The Engine

It's a 2.4 liter straight-6 with an overhead cam and two valves per cylinder, fed with a pair of side draft SU carbs. Nissan claimed 150 horsepower but that's measured at the flywheel. At the wheels it was definitely less, typically around 120 hp. I'll get it dyno'd to know for certain.

240z Engine Inside The previous owner said the engine had been rebuilt "fairly recently." A friend has a borescope camera so we poked it down thru the sparkplug holes to take a look. The top photo shows two valves that appear clean without any carbon buildup. The crosshatched hone patterns on the cylinder walls were still visible. The bottom photo is a piston with the manufacturer's part number clearly showing.

The guy didn't lie. It was indeed rebuilt, but done so badly that puffs of smoke came out the exhaust when I pulled away from a stop. I yanked it and took it to a local shop. When they took it apart, they found the cylinders were ever-so-slightly oval shaped, which meant the rings would never seat. The pistons had scuff marks from hitting the walls. One of the valve guide literally dropped out. The "rebuilt" engine was junk.

Oddly, before I discoved the damage, the car was put on a dyno and actually made good horsepower, putting out a generous 137 hp at 5400 rpm and 144 ft-lbs of torque. According to the dyno owner, when corrected for altitude (one mile above sea level) it would be about 150 hp. That's far more than stock. The cam appears to be an aftermarket version, but no idea who made it or what the specs are. The race-grade header also contributed to the performaance.

These engines are pretty robust if rebuilt correctly and good for well over 100k miles. Mine was scrapped.

I bought a barely-used L26 (2600cc) block and had it assembled with the cam, a new lightly-milled head and the intake manifolds were port-matched. I also added a 123ignition programmable distributor. I haven't taken it to the dyno at this point (July 2023) but based on the way it feels on the street, I've definitely gained some horsepower.

240z Engine My friends Mac and Adolpho volunteered to clean and paint the engine. Naturally I said yes. The block was soaked with a degreaser, then attacked with steel brushes, then soaked again and the scrubbing repeated. It worked pretty well.

Online I found the "correct" factory shade of blue at the ludicrous price of $65 per can. I opted for a similar blue at just $8. With can in hand, Adolpho demonstrated the painting skills he learned while tagging in his youth. Mac stood back and drank beer and offered advice. I gave the valve cover a nice polish, then called it a day.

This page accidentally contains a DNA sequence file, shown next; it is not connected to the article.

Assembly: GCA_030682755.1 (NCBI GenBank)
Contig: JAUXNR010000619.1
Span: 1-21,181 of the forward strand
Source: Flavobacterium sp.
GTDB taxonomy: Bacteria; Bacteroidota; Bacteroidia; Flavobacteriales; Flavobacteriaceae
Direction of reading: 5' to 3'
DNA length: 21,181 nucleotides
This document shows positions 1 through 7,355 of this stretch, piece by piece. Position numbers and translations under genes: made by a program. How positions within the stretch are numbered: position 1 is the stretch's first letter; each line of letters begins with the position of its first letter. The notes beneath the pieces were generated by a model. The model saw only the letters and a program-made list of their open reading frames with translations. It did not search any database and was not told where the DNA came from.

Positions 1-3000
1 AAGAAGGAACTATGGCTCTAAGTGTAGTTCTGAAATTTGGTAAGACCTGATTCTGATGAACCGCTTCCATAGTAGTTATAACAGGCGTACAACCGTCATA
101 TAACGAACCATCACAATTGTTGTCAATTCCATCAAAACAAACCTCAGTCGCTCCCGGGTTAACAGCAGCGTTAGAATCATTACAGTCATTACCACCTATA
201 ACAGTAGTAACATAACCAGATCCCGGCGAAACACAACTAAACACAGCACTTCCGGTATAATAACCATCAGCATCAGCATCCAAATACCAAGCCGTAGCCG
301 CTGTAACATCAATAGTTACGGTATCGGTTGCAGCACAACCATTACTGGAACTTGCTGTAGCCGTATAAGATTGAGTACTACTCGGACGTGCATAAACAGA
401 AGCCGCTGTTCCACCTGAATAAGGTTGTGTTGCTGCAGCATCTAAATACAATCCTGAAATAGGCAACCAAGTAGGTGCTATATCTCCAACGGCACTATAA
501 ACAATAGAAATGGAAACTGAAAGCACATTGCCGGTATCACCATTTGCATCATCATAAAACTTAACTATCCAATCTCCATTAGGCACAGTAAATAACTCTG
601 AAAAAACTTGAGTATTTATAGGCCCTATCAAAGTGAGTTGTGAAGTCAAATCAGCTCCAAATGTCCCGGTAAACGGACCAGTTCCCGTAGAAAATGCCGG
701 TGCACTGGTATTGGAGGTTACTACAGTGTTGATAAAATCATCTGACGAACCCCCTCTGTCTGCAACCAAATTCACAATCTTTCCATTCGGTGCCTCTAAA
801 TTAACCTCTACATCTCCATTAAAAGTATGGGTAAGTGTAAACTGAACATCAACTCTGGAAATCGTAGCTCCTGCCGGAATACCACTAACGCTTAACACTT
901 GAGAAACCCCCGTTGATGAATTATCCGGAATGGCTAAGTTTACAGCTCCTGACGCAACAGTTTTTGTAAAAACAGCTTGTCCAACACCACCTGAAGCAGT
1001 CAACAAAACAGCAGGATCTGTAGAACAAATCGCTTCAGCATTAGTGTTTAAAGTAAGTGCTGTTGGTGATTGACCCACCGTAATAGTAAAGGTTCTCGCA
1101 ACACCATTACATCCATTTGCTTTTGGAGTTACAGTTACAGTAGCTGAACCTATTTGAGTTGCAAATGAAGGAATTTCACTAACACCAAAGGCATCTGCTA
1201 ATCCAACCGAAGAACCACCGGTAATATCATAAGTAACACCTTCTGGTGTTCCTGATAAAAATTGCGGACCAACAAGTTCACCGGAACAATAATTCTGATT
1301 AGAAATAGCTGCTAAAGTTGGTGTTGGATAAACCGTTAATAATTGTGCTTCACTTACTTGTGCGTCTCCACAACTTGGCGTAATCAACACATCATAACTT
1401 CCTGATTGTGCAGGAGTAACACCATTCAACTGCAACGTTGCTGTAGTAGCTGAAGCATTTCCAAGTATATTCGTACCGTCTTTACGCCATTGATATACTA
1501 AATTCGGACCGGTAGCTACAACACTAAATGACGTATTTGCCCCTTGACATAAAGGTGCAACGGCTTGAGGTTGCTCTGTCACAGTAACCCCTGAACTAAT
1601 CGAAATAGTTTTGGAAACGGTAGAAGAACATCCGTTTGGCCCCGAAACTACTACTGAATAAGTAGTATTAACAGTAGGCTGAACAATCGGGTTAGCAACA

The engine is now all bright and fresh and ready to go. Too bad it turned out to be worthless.

240z 5-Speed I did some searching and found a 5-speed transmission. It turned out to be an FS5C71B which is a "competition" gearbox with tighter gear ratios, a Porsche-type synchromesh, and rated for 250 ft/lb of torque. I replaced the front and rear seals, filled it with fluid, and I'm keeping my fingers crossed that it doesn't need to be rebuilt.

Just in case, I kept the orginal 4-speed.

240z Clutch While the engine was out, I replaced the clutch, which means the flywheel needs to be removed and resurfaced.

The 5-speed transmission came with the release bearing and the collar that attaches to the throw-out arm. My original transmission also came with a collar but it turns out the collars come in several different heights. Even though I used a stock replacement clutch I needed to measure how far it sticks into the bell housing in order to know which collar to use. The wrong collar means the clutch won't work. Click here to determine which one you need.

A lighter flywheel allows the engine to rev more quickly. Like with the collars, flywheels come in different weights, the heaviest of which is 23 pounds. Some people use flywheels as light as 10-11 pounds, which is great for racing but can be difficult for street use. 16-17 is supposed to be a good compromise. If you want a lighter flywheel you have the option of letting a machine shop shave some of the metal off your existing one, or you can buy an aluminum version, but they're not cheap. I snuck mine into a grocery store and used one of their produce scales to weigh it. Turns out it's 19.5 pounds, which is fine.

A final note: the genuine Nissan clutch is pretty robust. I know that because the clutch in my previous Z never failed despite a lot of abuse.

240z Header Heat Wrap The header got wrapped with heat tape. It's not difficult - it just requires some time and patience.

If you look online you can find a bit of disagreement on how it should be done. Some say you need to paint the header first, while others say never paint it. Some say you need to soak the tape in water before wrapping it. A few people claim heat tape is a waste of time and money.

Whether or not it increases performance, or keeps the engine bay cooler isn't really an issue because I like the way it looks. Unfortunately, once the intake manifold and carbs and air filter are installed, most of it won't be seen.

I also rebuilt the carbs (sorry, no photo) which is easy enough but afterward they need to be adjusted and synchronized. You can find synchronizers online and they're relatively inexpensive. It takes a little fiddling but essential for a good-running engine. As I mentioned at that top, I'm going to have the engine dyno'd and I'll let a professional do the synchonizing.

Back to the Build Details page